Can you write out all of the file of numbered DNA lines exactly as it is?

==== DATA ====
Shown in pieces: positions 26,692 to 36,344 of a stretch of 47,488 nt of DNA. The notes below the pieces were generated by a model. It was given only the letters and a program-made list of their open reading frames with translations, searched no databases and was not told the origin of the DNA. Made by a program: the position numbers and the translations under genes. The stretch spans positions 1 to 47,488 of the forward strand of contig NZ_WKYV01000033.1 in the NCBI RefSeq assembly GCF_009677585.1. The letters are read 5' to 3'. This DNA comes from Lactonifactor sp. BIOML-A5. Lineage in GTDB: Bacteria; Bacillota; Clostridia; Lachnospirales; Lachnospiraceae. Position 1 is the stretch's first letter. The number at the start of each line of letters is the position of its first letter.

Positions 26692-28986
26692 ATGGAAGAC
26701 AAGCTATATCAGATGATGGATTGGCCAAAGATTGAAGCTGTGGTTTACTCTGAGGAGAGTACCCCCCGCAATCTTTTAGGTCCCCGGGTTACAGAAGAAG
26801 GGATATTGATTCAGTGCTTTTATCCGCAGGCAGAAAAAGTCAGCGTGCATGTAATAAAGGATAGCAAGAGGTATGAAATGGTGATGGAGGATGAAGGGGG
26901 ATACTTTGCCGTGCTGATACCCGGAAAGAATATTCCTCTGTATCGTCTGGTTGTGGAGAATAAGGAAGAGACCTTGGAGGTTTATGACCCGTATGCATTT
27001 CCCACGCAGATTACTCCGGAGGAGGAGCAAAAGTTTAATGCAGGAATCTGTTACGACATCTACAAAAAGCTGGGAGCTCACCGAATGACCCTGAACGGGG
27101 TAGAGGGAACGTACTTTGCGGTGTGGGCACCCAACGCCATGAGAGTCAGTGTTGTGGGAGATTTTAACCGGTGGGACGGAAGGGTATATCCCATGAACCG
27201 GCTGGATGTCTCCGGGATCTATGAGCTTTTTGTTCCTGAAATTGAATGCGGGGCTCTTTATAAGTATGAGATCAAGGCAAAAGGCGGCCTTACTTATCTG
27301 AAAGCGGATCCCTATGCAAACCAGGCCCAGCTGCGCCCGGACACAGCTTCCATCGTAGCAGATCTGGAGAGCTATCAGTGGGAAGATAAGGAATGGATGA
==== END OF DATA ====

Shown in pieces: positions 26,692 to 36,344 of a stretch of 47,488 nt of DNA. The notes below the pieces were generated by a model. It was given only the letters and a program-made list of their open reading frames with translations, searched no databases and was not told the origin of the DNA. Made by a program: the position numbers and the translations under genes. The stretch spans positions 1 to 47,488 of the forward strand of contig NZ_WKYV01000033.1 in the NCBI RefSeq assembly GCF_009677585.1. The letters are read 5' to 3'. This DNA comes from Lactonifactor sp. BIOML-A5. Lineage in GTDB: Bacteria; Bacillota; Clostridia; Lachnospirales; Lachnospiraceae. Position 1 is the stretch's first letter. The number at the start of each line of letters is the position of its first letter.

Positions 26692-28986
26692 ATGGAAGAC
26701 AAGCTATATCAGATGATGGATTGGCCAAAGATTGAAGCTGTGGTTTACTCTGAGGAGAGTACCCCCCGCAATCTTTTAGGTCCCCGGGTTACAGAAGAAG
26801 GGATATTGATTCAGTGCTTTTATCCGCAGGCAGAAAAAGTCAGCGTGCATGTAATAAAGGATAGCAAGAGGTATGAAATGGTGATGGAGGATGAAGGGGG
26901 ATACTTTGCCGTGCTGATACCCGGAAAGAATATTCCTCTGTATCGTCTGGTTGTGGAGAATAAGGAAGAGACCTTGGAGGTTTATGACCCGTATGCATTT
27001 CCCACGCAGATTACTCCGGAGGAGGAGCAAAAGTTTAATGCAGGAATCTGTTACGACATCTACAAAAAGCTGGGAGCTCACCGAATGACCCTGAACGGGG
27101 TAGAGGGAACGTACTTTGCGGTGTGGGCACCCAACGCCATGAGAGTCAGTGTTGTGGGAGATTTTAACCGGTGGGACGGAAGGGTATATCCCATGAACCG
27201 GCTGGATGTCTCCGGGATCTATGAGCTTTTTGTTCCTGAAATTGAATGCGGGGCTCTTTATAAGTATGAGATCAAGGCAAAAGGCGGCCTTACTTATCTG
27301 AAAGCGGATCCCTATGCAAACCAGGCCCAGCTGCGCCCGGACACAGCTTCCATCGTAGCAGATCTGGAGAGCTATCAGTGGGAAGATAAGGAATGGATGA